Glenpool city leaders refer questions about discarded evidence to PR firm

The question is how does all of that - pictures of deceased, bloodied bodies - people's loved ones, drug paraphernalia, full folders of full-page confidential police records - go from being safe inside the police station to being tossed out back in the dumpster?

June 13, 2018

GLENPOOL, Okla. -- Shocking new developments in a story 2 Works for You broke concerning discarded police evidence found in a dumpster behind the Glenpool Police Department.

Criminal evidence, including gruesome pictures, had been thrown away.

2 Works for You investigator Travis Guillory dug deeper Wednesday into how this happened.

For the second day in a row, 2 Works for You was denied interviews with Police heads, and now city leaders.

Travis: "Why couldn't we speak to the chief himself about this situation?"
Mandy Vavrinak, of the city's PR firm: "Because I'm the first point of contact for these kinds of things."

2 Works for You tried to get answers from the police chief and even the mayor and city manager, but the company line was that we could get answers from the PR firm hired by the City of Glenpool.

"The internal inquiry that is now underway at the police department is to decide how those things can be prevented from ever happening again," Vavrinak said.

After 2 Works for You started investigating Tuesday and alerted the Tulsa County District Attorney, our cameras captured Glenpool Police officers taking the evidence out of the dumpster and bringing it back inside. These were some of the same employees who are in charge of the evidence room - collecting the evidence for what they say is an internal investigation.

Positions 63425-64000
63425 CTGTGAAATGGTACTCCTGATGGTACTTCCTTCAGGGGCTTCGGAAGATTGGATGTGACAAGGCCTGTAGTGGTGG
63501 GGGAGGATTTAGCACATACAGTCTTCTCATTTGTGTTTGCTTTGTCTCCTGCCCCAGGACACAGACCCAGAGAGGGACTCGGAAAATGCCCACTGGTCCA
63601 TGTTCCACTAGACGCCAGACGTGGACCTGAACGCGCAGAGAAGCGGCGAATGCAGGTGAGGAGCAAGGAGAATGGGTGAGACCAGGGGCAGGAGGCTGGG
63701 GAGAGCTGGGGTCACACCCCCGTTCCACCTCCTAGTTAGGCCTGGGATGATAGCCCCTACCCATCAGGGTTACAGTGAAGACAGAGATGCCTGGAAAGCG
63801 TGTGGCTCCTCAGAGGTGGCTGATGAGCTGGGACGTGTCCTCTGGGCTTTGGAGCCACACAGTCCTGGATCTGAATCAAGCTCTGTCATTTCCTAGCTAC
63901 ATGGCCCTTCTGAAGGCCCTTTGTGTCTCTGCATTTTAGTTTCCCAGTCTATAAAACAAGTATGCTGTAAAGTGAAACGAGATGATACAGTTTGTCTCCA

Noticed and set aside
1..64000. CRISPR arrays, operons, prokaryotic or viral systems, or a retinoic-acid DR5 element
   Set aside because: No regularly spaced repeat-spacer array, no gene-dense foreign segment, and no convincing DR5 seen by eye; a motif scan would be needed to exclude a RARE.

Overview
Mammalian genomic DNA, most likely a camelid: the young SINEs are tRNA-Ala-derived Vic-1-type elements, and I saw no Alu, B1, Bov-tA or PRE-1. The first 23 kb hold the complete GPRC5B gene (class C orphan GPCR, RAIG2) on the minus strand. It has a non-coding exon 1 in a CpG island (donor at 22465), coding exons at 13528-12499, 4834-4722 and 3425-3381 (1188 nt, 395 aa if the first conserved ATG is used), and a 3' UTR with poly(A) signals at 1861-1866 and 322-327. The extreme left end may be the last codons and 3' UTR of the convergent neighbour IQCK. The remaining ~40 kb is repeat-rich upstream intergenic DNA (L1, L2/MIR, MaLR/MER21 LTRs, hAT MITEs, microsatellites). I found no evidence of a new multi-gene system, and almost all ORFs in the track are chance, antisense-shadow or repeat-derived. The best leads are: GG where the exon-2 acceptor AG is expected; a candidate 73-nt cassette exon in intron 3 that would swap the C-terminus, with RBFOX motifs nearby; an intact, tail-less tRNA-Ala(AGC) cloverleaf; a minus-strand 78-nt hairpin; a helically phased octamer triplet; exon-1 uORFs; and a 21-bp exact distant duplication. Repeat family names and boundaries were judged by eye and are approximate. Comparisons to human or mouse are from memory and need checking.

The spokesperson says, as far as they can tell, it was an accident.

The question is how does all of that - pictures of deceased, bloodied bodies - people's loved ones, drug paraphernalia, full folders of full-page confidential police records - go from being safe inside the police station to being tossed out back in the dumpster?

"That is part of the internal inquiry that we are now undergoing to make sure that does not happen again," Vavrinak said.

Most of the evidence was from 2003 to 2005. And Vavrinak says no current case files were tossed out.
The department has requested an outside investigation from the Tulsa DA's office.

"If they have recommendations as a result of their evaluation, we will then implement those as well," Vavrinak said.

DA Steve Kunzweiler tells 2 Works for You - it's appropriate that an appointed investigator from his office looks into this.

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